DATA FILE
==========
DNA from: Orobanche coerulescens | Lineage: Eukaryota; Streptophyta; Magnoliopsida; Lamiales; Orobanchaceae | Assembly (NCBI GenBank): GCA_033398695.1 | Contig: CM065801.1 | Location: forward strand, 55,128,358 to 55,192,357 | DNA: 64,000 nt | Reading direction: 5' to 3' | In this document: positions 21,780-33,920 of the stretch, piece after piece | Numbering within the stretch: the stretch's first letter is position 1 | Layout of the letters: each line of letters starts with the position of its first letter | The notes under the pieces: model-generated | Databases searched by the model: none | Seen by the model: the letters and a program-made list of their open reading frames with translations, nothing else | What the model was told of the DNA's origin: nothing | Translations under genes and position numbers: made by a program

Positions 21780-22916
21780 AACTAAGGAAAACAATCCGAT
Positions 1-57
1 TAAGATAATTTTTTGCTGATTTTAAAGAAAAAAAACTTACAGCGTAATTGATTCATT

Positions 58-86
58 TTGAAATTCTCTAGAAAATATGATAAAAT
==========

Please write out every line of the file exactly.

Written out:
DNA from: Orobanche coerulescens | Lineage: Eukaryota; Streptophyta; Magnoliopsida; Lamiales; Orobanchaceae | Assembly (NCBI GenBank): GCA_033398695.1 | Contig: CM065801.1 | Location: forward strand, 55,128,358 to 55,192,357 | DNA: 64,000 nt | Reading direction: 5' to 3' | In this document: positions 21,780-33,920 of the stretch, piece after piece | Numbering within the stretch: the stretch's first letter is position 1 | Layout of the letters: each line of letters starts with the position of its first letter | The notes under the pieces: model-generated | Databases searched by the model: none | Seen by the model: the letters and a program-made list of their open reading frames with translations, nothing else | What the model was told of the DNA's origin: nothing | Translations under genes and position numbers: made by a program

Positions 21780-22916
21780 AACTAAGGAAAACAATCCGAT
Positions 1-57
1 TAAGATAATTTTTTGCTGATTTTAAAGAAAAAAAACTTACAGCGTAATTGATTCATT

Positions 58-86
58 TTGAAATTCTCTAGAAAATATGATAAAAT